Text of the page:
Calculating 5th Roots - IN YOUR HEAD!

Multiplying a number by itself (e.g. $ 6 \times 6$, or $6^2 $) is relatively easy. Going back the other way - finding out what number has been squared to get a particular result (or finding the "square root", e.g. $ \sqrt{36} $) - is tougher: you need to either just know the answer or just guess it (and, of course, square it to see if you were right, and then if you're wrong have another guess, informed by the outcome of your first one).

Cubes (the cube of 6 would be written $ 6^3 $, or $6 \times 6 \times 6$, for example) are similarly relatively simple to calculate compared to cube roots (e.g. $ \sqrt[3]{216} $), which also require a bit of trial-and-improvement (if you're working with secondary-school level maths).

Raising numbers to the 5th power (i.e. $ 6^5 $, or $6 \times 6 \times 6 \times 6 \times 6 \times 6$) is, again, fairly easy (though you'll probably need a piece of paper), but working out a 5th root (so, figuring out that $ \sqrt[5]{7776} $ is actually 6) involves quite a bit of guessing, trying, failing, and guessing again.

Except... if you're trying to work out the 5th root of a number that is the result of raising any two-digit number to the power of 5 there's a rather nifty trick that you can use to do it in your head. Indeed, with relatively little practise you'll be able to calculate 5th roots quicker than someone who doesn't know the trick can bash it into a calculator.

I described this trick as part of a 24-hour maths marathon broadcast in October 2020. You can find out more about the event here, but if you'd like to find out how to calculate 5th roots in your head really quickly, watch my section in the player below:

If you'd like me to add a readable description of the trick to this post, please let me know in the comments!

Mathematics Teaching in Indonesia

My first assignment for my Master's course was to "look at a chosen aspect of education in one country and comment on the socio-economic, political and cultural influences on this aspect of education [using] an infographics tool to present [my] findings."

The country was a largely random choice: I didn't have a particular country in mind so I just sort of broadly read around until I landed on something that struck me as interesting. Could the aspect I chose really have been anything else?

I completed and submitted the assignment at the end of November and have just received my grade* so here it is:

Mathematics Teaching in Indonesia

The Third Reich Is Listening

As Bletchley Park's "Enigma Man*" I was often asked the question "... but what were the other side doing?" The museum doesn't cover this side of the story other than very fleetingly and in passing so it was always tricky to answer, but it is nevertheless a very pertinent - and thoroughly interesting - question.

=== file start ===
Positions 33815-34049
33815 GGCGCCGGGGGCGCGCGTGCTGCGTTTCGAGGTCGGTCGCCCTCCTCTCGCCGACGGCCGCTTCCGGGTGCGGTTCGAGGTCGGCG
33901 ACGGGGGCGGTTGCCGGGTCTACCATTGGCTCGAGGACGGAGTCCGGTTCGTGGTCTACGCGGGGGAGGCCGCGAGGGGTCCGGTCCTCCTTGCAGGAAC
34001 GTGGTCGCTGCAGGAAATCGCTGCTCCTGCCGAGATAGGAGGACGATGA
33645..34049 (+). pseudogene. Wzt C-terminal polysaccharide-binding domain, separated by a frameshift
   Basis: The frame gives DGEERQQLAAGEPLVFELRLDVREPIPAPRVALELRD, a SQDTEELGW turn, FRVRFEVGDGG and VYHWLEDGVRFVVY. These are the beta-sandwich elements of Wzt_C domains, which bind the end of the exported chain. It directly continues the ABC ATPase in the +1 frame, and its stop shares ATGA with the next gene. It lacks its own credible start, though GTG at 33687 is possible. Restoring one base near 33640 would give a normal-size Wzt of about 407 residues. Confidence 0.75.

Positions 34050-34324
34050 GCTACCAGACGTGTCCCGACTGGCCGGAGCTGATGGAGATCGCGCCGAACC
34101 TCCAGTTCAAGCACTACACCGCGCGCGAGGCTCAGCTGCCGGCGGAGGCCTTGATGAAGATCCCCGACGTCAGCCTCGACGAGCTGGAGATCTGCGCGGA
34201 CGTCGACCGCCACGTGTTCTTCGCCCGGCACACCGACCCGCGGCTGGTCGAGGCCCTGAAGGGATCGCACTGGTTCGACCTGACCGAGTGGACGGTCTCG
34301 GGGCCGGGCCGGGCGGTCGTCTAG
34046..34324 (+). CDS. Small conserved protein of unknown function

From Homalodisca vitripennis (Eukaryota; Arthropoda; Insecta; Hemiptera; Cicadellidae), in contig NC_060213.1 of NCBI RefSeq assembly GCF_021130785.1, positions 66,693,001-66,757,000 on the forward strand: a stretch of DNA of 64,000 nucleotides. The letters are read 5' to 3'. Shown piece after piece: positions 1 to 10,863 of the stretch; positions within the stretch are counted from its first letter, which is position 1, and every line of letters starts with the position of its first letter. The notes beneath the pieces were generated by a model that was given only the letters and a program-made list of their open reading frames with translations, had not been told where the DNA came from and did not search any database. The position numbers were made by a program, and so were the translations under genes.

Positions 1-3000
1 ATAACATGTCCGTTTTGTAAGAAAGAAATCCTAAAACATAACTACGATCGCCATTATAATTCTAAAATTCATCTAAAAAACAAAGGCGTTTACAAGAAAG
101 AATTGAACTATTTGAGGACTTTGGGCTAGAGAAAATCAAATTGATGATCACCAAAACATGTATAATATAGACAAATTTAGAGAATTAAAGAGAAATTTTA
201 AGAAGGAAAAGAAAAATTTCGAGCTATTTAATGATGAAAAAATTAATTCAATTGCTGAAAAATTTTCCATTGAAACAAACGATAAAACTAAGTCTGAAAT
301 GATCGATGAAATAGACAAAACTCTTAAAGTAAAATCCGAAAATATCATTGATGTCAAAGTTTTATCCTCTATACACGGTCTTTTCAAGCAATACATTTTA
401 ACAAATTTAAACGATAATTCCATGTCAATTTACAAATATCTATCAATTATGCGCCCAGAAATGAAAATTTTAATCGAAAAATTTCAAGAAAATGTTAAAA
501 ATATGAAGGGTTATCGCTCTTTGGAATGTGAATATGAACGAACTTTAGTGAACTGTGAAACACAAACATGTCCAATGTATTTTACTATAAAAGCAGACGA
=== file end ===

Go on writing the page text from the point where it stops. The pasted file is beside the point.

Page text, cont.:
This is my copy of The Third Reich is Listening and you can't have it (but you're welcome to buy your own, or borrow it from a library, of course)
This post is, essentially, a review of Christian Jennings' The Third Reich is Listening.

Its subtitle "Inside German Codebreaking 1939 - 1945" tells you the main focus of the book, but the story does start earlier than that, summarising work done by key characters in World War I and the inter-war years.

BP's story is utterly fascinating whether you have the briefest of overviews or a more in-depth understanding. As you wade deeper you find that every part of it is much more complicated and involved, from a historical perspective, than you had ever thought possible. Every aspect of allied operations in World War II has the site's work somewhere in its background and the story has an almost fractal nature to it: pick any part you like, zoom in, and you'll see it explode into so much detail you'll wonder why nobody has started a museum dedicated to just that bit.

You'll also notice, as you learn more and more, that almost every aspect of the story is steeped in myth and misconception. So many things that are common knowledge, routinely-told anecdotes when scratching the surface turn out to be simplifications, half-truths, or downright incorrect as you pick apart the evidence.

One such myth is that the codebreakers were working to reverse-engineer an almost completely unbreakable cipher. This, when dipping your toe into the story, is not incorrect: Enigma** is a tough nut to crack. But as you wade into deeper waters you find there's an unspoken caveat: if it's used properly. Bletchley's codebreakers had a helping hand, and not just from the Polish mathematicians who figured so much of it out before the war even started: Germany itself proves very helpful in the fight against Enigma. At the lowest level, mistakes were made by Enigma operators that were of great aid to their counterparts in the brick blocks and wooden huts of Bletchley Park; as were many features of the procedures put in place at much higher levels.

One key theme in favour of allied codebreaking was Germany's disbelief that its ciphers had been (or could be) broken. As Jennings puts it, "the Third Reich might have been listening but increasingly it had its fingers in its ears."

All this is just a very brief, very anglocentric view of what was going on in Germany.